In addition there are all the abilities that you level into. You benefited from the fact that you could play from a couple of fully loaded out classes, with all their abilities and so you see it all at once, but you know what it’s like when you’ve only got a couple of abilities early on. The next time you unlock an ability it’s like, man, it’s your birthday! The first thing you’re going to do is fire off this ability, and it’s all new and fresh.

So it’s just a case of metering out these abilities, so you’re getting them at the appropriate time, you’re feeling rewarded and you’re feeling progression. Like you say, that’s to avoid you getting into a rut, which is also where the customisation comes in, the different backpacks and some of the later abilities that you get.

TSA: And finally, is there multiplayer? Is there not multiplayer? How would it fit if there is?

NB: So, the short answer is that there is no multiplayer.

The long answer is that this is a very strong narrative experience, and one which has permadeath in it, which complicates things when you have multiplayer and even co-op. So our focus is on the bullseye with Battle Focus, squad based tactical combat, and what those bring to the narrative. We don’t have multiplayer or co-op anywhere on the bullseye, we’re just focussing on the single player.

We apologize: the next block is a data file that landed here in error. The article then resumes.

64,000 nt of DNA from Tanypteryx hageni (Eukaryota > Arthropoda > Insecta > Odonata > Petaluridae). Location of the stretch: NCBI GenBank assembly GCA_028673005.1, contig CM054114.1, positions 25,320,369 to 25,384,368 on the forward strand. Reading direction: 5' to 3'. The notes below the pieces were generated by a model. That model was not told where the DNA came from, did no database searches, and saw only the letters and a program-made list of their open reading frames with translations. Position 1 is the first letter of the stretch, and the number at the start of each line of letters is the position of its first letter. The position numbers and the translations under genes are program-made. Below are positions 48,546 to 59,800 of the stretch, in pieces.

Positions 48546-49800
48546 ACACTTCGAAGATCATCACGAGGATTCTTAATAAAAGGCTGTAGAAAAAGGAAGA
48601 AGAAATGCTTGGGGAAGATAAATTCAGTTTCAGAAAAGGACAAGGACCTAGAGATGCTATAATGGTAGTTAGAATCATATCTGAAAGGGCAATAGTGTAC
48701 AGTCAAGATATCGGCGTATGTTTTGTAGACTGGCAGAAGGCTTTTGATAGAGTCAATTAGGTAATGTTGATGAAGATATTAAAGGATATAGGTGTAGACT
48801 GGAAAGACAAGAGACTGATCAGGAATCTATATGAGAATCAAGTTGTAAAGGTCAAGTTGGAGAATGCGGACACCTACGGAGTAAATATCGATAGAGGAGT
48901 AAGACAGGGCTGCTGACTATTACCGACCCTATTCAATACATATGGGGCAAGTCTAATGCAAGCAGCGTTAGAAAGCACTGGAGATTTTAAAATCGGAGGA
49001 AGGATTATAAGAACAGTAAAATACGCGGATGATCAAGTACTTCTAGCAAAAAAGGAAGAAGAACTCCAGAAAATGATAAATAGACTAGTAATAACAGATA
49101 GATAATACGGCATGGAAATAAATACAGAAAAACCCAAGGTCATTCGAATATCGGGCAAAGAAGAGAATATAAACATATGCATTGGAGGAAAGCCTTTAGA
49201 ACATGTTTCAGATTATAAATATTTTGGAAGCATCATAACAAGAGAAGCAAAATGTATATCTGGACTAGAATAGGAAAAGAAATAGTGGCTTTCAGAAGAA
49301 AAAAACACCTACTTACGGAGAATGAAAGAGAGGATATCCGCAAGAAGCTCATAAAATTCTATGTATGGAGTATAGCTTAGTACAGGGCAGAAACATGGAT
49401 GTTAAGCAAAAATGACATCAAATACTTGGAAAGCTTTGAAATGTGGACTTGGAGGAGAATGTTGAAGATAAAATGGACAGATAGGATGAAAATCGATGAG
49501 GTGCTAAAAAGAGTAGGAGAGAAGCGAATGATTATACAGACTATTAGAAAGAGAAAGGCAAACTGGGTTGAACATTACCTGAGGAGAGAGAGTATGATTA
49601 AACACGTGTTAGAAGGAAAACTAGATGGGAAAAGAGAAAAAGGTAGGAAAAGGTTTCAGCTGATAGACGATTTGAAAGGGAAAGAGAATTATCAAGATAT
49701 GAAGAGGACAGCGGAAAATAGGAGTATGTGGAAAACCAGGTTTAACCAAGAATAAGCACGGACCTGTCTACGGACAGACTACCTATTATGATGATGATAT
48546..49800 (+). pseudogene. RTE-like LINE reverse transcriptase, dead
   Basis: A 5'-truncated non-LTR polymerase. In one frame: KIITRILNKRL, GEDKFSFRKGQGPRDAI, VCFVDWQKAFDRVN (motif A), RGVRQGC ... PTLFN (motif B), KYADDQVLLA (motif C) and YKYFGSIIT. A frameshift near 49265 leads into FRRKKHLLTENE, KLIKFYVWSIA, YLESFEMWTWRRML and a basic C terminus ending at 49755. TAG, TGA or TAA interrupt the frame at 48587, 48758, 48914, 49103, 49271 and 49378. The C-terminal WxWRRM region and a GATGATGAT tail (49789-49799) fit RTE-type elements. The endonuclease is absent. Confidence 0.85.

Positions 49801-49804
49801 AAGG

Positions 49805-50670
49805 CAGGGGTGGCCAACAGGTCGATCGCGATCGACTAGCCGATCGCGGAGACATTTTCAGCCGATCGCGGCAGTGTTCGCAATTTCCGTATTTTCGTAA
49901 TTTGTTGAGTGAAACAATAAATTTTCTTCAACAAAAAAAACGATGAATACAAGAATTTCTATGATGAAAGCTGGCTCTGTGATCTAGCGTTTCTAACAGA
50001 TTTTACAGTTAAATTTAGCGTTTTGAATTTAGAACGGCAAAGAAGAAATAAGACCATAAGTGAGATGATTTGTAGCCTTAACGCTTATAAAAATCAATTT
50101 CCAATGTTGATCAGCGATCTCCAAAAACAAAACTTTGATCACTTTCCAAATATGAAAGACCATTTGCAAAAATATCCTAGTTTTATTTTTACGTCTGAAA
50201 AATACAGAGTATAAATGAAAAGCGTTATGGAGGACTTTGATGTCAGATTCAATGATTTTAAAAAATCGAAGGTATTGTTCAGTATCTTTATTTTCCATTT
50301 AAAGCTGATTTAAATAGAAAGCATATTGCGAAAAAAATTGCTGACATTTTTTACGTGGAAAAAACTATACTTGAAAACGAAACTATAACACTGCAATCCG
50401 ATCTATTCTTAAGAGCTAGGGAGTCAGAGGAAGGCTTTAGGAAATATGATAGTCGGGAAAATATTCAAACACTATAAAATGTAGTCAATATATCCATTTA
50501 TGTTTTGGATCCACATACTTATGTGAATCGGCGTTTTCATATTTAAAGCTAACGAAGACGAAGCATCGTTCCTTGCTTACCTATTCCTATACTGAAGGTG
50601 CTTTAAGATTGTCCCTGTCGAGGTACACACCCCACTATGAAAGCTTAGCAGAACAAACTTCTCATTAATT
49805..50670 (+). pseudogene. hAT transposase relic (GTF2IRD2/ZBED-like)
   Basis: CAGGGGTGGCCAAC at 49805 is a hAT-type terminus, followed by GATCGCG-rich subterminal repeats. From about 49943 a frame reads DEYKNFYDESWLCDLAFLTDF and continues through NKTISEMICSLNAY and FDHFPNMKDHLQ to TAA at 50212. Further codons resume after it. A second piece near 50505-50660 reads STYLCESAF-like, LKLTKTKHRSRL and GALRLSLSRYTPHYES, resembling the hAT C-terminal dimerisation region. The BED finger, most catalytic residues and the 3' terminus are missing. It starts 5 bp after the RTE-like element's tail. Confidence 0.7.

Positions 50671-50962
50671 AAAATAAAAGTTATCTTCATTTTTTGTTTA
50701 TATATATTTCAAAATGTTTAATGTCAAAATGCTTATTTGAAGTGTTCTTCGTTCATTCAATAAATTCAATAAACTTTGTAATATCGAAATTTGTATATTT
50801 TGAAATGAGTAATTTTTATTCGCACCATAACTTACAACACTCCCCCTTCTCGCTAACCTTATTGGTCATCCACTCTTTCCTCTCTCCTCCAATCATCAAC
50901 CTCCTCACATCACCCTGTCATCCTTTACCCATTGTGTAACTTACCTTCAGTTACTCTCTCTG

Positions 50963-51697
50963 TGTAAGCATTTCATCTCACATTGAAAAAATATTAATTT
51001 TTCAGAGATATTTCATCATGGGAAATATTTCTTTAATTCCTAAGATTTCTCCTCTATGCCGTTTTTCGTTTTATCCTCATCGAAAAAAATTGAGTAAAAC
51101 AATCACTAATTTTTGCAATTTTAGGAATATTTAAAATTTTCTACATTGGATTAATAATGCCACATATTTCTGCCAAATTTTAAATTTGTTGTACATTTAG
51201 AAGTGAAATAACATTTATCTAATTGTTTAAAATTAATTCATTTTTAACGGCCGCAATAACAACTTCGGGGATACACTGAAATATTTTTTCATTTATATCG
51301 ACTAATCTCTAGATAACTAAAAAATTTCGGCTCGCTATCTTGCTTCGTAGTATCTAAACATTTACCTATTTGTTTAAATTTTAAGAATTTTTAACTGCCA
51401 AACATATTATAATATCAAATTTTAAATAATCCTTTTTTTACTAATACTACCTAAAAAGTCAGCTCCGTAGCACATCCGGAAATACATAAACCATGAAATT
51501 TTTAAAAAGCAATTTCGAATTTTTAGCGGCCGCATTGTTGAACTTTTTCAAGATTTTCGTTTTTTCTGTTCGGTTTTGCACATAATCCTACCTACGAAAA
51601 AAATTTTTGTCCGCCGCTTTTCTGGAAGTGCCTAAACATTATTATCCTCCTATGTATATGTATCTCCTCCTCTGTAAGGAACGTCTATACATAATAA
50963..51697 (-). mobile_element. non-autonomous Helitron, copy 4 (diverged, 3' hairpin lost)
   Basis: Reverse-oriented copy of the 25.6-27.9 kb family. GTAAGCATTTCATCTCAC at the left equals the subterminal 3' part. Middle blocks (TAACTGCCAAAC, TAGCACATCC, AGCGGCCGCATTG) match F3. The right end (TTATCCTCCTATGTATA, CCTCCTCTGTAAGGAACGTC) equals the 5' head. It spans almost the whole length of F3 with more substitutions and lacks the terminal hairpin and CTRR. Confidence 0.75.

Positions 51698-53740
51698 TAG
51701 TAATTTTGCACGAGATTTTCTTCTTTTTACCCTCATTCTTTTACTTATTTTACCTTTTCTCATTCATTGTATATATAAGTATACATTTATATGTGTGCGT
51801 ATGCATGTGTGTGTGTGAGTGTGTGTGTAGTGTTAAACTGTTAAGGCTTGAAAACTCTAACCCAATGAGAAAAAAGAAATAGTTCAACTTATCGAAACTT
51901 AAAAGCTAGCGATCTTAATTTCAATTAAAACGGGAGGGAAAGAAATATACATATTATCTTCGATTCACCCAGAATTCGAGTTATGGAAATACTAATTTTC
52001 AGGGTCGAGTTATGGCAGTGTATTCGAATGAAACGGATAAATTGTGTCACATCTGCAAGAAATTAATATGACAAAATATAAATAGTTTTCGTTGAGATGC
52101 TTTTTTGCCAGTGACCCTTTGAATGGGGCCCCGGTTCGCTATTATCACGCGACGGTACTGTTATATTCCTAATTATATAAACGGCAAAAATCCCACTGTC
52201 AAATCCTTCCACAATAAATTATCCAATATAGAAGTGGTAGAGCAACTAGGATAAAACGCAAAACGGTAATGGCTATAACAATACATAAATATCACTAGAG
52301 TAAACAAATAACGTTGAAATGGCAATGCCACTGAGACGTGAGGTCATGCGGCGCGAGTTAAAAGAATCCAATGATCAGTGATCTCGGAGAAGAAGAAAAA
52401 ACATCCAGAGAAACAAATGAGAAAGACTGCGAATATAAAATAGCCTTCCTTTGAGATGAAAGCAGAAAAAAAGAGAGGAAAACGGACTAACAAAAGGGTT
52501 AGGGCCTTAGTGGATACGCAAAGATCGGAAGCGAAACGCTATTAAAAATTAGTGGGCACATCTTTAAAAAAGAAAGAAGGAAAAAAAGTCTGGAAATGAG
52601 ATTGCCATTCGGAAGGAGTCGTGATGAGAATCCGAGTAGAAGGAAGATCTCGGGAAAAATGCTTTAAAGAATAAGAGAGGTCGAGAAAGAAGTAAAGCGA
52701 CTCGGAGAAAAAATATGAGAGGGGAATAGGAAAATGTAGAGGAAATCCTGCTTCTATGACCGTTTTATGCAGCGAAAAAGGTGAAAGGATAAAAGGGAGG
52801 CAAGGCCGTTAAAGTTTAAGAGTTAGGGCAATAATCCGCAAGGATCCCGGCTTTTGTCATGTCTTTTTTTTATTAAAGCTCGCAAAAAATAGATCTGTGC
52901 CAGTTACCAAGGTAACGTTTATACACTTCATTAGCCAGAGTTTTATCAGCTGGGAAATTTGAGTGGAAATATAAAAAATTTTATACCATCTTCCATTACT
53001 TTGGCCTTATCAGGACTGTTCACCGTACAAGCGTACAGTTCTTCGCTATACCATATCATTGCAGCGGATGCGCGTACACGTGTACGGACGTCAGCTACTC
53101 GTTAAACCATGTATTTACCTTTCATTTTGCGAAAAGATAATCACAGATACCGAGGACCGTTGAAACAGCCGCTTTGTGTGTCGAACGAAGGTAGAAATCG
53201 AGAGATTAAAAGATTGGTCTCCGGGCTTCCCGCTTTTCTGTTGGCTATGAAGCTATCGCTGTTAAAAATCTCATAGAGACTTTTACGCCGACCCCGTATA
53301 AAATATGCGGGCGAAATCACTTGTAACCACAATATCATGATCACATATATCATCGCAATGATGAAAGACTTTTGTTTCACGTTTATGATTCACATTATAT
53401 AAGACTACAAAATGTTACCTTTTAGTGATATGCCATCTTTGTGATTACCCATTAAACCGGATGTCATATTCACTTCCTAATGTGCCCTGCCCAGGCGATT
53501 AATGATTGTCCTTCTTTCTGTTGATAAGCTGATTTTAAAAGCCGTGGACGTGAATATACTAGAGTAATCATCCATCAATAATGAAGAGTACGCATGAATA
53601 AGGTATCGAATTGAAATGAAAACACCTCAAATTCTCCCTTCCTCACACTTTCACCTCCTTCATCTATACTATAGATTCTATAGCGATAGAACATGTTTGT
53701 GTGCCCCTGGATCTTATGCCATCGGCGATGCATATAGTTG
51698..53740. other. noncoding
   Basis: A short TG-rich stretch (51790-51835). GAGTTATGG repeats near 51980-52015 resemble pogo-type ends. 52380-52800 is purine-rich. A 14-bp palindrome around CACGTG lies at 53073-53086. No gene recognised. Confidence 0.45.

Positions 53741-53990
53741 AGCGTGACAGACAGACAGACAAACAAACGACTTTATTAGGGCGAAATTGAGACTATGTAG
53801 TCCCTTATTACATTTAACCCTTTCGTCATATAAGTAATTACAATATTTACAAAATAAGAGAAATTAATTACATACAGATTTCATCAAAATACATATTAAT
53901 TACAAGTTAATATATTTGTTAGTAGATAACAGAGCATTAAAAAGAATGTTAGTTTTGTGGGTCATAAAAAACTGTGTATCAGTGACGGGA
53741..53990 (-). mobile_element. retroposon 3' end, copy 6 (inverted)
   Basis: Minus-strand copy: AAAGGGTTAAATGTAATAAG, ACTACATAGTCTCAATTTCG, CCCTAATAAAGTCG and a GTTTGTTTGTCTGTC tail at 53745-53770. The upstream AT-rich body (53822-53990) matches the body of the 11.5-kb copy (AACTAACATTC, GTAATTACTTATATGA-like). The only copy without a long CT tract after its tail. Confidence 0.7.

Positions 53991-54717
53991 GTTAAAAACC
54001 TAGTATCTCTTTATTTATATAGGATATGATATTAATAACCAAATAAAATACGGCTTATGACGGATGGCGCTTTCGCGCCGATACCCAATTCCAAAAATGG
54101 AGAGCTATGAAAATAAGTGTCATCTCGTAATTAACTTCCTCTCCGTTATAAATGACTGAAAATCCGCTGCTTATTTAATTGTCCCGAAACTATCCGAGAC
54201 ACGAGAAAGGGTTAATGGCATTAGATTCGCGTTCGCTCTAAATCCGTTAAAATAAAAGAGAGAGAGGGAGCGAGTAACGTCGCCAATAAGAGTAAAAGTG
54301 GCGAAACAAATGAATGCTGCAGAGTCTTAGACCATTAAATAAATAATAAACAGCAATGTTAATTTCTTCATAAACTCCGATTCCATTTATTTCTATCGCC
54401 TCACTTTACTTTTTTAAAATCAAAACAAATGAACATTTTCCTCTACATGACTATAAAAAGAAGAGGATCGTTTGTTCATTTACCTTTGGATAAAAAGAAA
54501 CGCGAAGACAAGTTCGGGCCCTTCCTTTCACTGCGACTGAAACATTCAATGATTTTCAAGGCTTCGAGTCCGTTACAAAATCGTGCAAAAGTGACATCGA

Thanks to Nico for taking the time to sit and chat with us. For our hands on preview, head here.

The Bureau: XCOM Declassified is set for release on PS3, Xbox 360 and PC on 20th August 2013.

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4 Comments

  1. Xcom Enemy Unknown was very good, and for that reason I’m interested in this, but that trailer is garbage. I mean it was well produced, but with a game like this people (well, me anyway) want to see gameplay. That sort of trailer works for Call of Duty because we know what the game is and how it’ll play, but that’s not the case here. They should’ve made that trailer but ended it with some gameplay.

  2. Lovely trailer and lovely interview. However, I’m with Tony on this one and would like to see some gameplay, please! :-)

    • There are a few videos out there, I think. Just have a little search around the place.

  3. This fella should definitely remove the H and add an N to his surname.